Melanie
May 21, 2008 Melanie rated it it was ok  ·  review of another edition
i LOVED do the windows open but this book left me feeling like julie hecht was doing a julie hecht imitation. many said they found the character irritating in her previous book, but i actually found her funny & "relatable" (whatever that says about me.) but in this book, i found her grating and offensive. maybe it's me who's changed. but there was a big difference to me in someone talking about their anxiety about the LIE - oh, boy, can i relate - and someone talking about their annoyance th ...more
Alex Templeton
I had a very hard time connecting to this collection of short stories until the very end. I found them meandering and without an emotional core that I could find (except a sense of the loneliness and isolation, which was present throughout the book but only really apparent to me in the last two stories in the collection). These are not poorly written stories, however, just...airy in the reading.
John
Jun 23, 2011 John rated it liked it  ·  review of another edition
Good writing, but I'd recommend reading the other books first, the narrator doesn't seem quite as neurotically quirky here. Also, it helps to be familiar with Nantucket (where I am writing this review as it turns out).
Lisa
Nov 13, 2008 Lisa rated it liked it  ·  review of another edition
I would not compare Hecht to Sedaris. This book was okay but slow. Quirky, yes, but not funny, more sad. But not sad enough...a little was fine, the whole book of stories with the same character tired me.
Susan Merrell
Oct 14, 2013 Susan Merrell rated it really liked it  ·  review of another edition
Dry and funny, and surprisingly disturbing, the narrator of these stories becomes more interesting with each turn of the page.
Kelly
Oct 11, 2008 Kelly marked it as to-read  ·  review of another edition
Picked this up at hte library too. It's always nice to have a book of short stories sitting around....easy to pick it up and read one at a time, here and there. This looked promising.
Dana
Jan 26, 2012 Dana rated it really liked it  ·  review of another edition
I found it hard to rate this book... on one hand I really like the writing style of the author. On the other hand she can often come off very self righteous and annoying at times.
Audrey
Sep 06, 2008 Audrey rated it liked it  ·  review of another edition
The stories all struck the same note--a good note, a lingering note--but I'd have liked a bit more variety.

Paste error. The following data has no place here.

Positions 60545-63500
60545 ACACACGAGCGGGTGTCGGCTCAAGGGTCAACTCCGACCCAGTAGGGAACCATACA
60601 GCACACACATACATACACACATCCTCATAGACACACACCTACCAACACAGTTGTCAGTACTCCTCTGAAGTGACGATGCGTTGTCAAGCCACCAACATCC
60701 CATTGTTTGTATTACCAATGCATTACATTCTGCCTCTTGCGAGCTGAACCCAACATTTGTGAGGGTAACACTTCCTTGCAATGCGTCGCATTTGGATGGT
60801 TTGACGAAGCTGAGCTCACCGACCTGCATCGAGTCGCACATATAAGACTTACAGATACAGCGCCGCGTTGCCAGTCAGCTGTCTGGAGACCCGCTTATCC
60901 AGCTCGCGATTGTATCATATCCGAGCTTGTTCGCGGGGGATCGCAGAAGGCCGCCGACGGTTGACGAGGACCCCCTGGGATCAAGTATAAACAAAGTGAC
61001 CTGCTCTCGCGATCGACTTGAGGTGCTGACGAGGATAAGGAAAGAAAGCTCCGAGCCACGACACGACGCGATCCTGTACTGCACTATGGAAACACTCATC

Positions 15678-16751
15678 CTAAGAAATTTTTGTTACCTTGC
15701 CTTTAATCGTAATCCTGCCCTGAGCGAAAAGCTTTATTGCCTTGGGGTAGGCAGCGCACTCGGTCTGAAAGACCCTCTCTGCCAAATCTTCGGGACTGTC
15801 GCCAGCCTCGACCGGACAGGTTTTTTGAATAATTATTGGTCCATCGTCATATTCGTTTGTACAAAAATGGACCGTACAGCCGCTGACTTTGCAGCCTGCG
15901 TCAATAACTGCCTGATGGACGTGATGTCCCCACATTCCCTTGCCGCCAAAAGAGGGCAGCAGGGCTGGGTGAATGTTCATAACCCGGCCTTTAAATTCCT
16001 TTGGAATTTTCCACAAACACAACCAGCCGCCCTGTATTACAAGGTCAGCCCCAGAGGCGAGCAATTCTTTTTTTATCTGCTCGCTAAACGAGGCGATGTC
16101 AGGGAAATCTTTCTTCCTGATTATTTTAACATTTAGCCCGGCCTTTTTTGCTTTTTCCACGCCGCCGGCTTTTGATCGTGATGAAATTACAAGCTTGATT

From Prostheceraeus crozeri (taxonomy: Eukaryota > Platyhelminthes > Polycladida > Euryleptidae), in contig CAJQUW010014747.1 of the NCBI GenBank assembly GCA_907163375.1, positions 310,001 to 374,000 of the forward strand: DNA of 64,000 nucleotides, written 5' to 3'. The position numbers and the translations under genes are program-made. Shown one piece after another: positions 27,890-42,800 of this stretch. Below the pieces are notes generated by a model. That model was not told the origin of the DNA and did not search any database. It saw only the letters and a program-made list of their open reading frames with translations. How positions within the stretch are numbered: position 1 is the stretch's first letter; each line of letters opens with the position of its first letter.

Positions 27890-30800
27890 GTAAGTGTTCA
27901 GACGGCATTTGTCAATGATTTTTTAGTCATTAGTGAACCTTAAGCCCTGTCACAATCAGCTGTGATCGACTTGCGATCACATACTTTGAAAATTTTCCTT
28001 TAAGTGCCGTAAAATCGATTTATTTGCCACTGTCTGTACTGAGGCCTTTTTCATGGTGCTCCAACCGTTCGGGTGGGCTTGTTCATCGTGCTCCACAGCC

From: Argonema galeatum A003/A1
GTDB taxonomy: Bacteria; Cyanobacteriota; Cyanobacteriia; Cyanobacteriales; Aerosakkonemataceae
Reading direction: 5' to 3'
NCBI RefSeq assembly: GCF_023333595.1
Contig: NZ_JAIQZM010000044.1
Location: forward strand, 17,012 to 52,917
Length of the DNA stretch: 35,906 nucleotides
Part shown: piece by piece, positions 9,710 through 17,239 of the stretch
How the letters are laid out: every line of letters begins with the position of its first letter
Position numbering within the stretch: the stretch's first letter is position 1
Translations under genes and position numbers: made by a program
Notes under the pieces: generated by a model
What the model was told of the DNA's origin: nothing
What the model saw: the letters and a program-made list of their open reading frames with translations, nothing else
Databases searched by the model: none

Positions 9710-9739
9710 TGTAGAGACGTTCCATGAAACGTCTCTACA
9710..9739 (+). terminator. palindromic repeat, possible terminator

Benjamin Reiss
Benjamin Reiss rated it liked it
Aug 25, 2015
Bethany.
Bethany. rated it it was amazing
Dec 22, 2008
Nora
Major mixed feelings about this one. Can't really rate it.
Sam
Sam rated it really liked it
Dec 08, 2011
Emma
Emma rated it it was amazing
Jun 09, 2012
Carl
Carl rated it it was amazing
Jun 04, 2008
Jennifer
Jennifer rated it liked it
Aug 11, 2008
Leighann
Leighann rated it liked it
Mar 13, 2012
Khalym
Khalym rated it it was amazing
Feb 14, 2015
Ellen
Ellen rated it liked it
Apr 16, 2013
caitlin craig
caitlin craig rated it really liked it
Dec 15, 2009
Jana
Jana rated it it was amazing
Jun 07, 2008
Alexa Sotelo
Alexa Sotelo rated it did not like it
Jan 03, 2014
Alison
Alison rated it liked it
Aug 21, 2010
« previous 1 3 4 5 next »
There are no discussion topics on this book yet. Be the first to start one »
  • Autobiography of a Wardrobe
  • Nothing Right
  • Maeve Brennan: Homesick at The New Yorker
  • The Flawless Skin of Ugly People
  • The Big Rumpus: A Mother's Tale from the Trenches
  • Flying Leap
  • Life Is About Losing Everything
  • Brother Ray: Ray Charles' Own Story
  • Evil: A Primer: A History of a Bad Idea from Beelzebub to Bin Laden
  • Stacked: A 32DDD Reports from the Front
  • 1929: A Novel of the Jazz Age
  • Atlas of the Human Heart
  • The Bigger the Better, the Tighter the Sweater: 21 Funny Women on Beauty, Body Image, and Other Hazards of Being Female
  • Married Love and Other Stories
  • Nothing But You: Love Stories From The New Yorker
  • And Also Sharks
  • Cleopatra's Nose: 39 Varieties of Desire
  • Freedom Is a Two Edged Sword
Julie Hecht is a contemporary American fiction writer specializing in interlacing short stories. She is best known for her book "Do the Windows Open?," a series of short stories some of which first appeared independently in The New Yorker.
More about Julie Hecht...

Share This Book